This site is intended for healthcare professionals
FDA Hero  Banner - Multi-coloured pills and tablets
FDA Drug information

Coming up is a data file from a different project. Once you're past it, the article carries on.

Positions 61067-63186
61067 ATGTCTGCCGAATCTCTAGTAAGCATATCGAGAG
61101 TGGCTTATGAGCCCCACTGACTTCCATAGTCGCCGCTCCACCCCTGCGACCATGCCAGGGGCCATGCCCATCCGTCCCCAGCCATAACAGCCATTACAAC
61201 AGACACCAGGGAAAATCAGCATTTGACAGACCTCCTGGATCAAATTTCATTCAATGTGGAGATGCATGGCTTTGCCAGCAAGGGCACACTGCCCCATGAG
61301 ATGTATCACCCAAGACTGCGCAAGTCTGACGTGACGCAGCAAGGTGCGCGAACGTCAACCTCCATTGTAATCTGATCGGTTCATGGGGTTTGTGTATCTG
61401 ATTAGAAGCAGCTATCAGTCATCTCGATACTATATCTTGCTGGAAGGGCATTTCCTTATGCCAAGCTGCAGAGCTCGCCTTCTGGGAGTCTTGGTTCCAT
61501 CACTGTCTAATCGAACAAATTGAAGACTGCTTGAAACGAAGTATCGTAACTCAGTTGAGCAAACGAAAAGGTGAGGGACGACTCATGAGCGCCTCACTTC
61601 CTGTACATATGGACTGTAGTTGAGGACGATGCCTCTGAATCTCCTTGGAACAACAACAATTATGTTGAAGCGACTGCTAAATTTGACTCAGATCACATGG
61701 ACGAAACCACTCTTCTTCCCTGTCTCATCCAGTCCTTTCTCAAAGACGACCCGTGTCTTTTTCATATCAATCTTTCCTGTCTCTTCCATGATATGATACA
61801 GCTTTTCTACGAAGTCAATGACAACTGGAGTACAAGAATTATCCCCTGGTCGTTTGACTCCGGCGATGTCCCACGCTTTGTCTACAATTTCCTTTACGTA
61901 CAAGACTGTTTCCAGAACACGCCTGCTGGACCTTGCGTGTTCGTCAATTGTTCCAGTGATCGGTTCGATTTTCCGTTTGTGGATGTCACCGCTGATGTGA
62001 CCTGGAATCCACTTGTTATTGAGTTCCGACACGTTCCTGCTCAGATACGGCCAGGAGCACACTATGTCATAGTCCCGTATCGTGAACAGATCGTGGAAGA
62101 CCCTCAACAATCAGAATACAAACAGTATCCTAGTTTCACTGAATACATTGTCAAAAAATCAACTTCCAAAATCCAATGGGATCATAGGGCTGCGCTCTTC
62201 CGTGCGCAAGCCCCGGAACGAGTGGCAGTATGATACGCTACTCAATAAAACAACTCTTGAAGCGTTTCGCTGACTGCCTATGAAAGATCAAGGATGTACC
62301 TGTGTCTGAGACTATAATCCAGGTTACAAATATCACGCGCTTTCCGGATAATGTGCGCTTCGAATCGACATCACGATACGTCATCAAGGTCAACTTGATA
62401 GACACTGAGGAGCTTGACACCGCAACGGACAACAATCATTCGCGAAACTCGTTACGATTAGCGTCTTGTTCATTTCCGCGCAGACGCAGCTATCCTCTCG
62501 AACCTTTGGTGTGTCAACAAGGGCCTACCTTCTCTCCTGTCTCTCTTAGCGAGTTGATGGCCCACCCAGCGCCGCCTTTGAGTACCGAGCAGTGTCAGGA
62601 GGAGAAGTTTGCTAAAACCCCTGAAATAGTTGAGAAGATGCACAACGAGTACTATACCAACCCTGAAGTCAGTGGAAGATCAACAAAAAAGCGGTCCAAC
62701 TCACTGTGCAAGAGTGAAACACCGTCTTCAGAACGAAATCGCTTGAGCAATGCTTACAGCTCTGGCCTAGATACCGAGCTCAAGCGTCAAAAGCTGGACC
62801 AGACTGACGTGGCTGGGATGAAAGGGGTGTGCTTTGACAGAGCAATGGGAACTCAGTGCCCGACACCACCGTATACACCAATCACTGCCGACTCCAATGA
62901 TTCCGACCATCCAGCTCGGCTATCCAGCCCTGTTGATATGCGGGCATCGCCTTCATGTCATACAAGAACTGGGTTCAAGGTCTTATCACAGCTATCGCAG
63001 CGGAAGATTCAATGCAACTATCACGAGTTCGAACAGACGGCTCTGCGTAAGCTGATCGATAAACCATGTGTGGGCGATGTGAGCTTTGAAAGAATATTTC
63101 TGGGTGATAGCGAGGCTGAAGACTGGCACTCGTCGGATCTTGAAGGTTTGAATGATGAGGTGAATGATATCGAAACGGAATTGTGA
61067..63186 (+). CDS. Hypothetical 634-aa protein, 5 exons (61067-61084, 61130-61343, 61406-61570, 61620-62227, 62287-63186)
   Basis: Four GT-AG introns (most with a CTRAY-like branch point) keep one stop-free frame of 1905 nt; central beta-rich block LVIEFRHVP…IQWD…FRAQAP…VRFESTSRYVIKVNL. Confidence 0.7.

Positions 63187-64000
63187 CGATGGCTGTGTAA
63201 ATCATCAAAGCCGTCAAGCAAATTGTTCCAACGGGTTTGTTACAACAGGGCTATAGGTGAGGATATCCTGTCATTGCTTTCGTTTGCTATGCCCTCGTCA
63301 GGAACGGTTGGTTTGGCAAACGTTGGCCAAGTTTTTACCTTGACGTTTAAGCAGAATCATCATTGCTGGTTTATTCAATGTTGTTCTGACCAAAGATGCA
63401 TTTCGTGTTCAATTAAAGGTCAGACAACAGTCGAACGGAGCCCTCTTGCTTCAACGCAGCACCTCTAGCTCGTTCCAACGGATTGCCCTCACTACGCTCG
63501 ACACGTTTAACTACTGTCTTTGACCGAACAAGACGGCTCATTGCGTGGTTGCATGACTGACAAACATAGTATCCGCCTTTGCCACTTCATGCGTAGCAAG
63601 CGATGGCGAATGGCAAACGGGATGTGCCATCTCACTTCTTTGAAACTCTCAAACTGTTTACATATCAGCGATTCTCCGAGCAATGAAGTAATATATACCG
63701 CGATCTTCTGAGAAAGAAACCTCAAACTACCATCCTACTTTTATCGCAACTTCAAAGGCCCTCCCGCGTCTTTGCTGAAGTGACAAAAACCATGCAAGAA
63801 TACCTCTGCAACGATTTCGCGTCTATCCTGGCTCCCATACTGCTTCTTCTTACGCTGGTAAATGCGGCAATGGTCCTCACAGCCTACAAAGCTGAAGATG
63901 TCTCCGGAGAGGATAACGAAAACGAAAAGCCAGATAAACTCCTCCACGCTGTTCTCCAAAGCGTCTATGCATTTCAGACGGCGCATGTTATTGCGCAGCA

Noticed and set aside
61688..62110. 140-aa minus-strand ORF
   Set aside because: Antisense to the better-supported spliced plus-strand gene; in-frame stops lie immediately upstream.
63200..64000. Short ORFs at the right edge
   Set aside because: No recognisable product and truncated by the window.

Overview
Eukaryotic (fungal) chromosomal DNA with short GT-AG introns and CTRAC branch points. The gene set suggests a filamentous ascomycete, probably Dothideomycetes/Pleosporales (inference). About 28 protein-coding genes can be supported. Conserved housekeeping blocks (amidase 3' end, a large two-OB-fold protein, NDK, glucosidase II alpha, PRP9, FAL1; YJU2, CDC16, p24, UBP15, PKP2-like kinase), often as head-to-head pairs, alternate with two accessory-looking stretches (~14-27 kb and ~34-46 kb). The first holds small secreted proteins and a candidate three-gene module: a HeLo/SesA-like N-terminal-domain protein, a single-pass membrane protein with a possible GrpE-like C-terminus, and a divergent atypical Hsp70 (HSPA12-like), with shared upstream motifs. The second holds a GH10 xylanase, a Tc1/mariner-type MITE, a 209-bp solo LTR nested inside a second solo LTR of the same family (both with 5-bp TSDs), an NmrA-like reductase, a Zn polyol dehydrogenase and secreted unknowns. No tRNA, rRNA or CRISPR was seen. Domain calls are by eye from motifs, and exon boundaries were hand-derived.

Trazodone Hydrochloride

Read time: 1 mins
Marketing start date: 20 Jul 2024

Summary of product characteristics


Adverse Reactions